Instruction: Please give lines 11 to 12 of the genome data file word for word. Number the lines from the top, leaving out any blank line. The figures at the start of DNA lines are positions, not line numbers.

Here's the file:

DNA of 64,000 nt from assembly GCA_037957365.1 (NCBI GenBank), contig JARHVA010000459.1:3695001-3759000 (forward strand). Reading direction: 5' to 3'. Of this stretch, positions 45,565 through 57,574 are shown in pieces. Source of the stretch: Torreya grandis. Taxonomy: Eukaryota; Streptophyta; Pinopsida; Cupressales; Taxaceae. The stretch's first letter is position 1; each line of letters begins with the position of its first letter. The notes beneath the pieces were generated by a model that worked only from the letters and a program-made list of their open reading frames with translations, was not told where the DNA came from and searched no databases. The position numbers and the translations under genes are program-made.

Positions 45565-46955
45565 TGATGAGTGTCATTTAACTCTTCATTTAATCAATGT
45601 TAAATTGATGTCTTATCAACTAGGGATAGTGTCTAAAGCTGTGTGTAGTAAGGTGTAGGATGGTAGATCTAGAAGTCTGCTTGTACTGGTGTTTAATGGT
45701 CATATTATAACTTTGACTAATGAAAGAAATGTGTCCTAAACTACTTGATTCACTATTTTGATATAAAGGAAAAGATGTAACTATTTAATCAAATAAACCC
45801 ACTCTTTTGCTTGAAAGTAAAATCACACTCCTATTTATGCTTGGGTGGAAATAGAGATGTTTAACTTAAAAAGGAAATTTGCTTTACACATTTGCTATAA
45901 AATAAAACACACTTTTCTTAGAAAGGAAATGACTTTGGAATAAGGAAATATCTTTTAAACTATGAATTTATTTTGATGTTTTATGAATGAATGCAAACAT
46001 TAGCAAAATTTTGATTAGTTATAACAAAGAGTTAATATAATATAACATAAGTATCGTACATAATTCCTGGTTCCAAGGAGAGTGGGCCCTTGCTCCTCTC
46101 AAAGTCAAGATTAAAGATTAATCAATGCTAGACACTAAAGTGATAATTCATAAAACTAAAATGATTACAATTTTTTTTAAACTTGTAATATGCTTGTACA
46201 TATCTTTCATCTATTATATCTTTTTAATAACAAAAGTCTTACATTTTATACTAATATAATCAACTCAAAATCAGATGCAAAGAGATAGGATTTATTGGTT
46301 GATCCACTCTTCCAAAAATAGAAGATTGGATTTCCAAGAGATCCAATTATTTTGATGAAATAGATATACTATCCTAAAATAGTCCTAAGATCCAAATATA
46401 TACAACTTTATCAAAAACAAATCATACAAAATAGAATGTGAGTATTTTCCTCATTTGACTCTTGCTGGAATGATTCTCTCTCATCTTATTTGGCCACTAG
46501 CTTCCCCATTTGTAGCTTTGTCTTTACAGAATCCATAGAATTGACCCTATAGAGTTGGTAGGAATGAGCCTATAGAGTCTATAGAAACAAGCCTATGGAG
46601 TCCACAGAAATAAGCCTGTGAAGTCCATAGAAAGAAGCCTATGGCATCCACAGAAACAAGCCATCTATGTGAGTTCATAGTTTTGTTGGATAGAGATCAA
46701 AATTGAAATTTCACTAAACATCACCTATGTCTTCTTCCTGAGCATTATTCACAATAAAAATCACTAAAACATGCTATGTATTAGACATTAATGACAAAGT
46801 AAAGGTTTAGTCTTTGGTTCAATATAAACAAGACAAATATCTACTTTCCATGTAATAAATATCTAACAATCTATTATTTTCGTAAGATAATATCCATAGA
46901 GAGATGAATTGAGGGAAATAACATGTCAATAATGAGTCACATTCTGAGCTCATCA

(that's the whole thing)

46301 GATCCACTCTTCCAAAAATAGAAGATTGGATTTCCAAGAGATCCAATTATTTTGATGAAATAGATATACTATCCTAAAATAGTCCTAAGATCCAAATATA
46401 TACAACTTTATCAAAAACAAATCATACAAAATAGAATGTGAGTATTTTCCTCATTTGACTCTTGCTGGAATGATTCTCTCTCATCTTATTTGGCCACTAG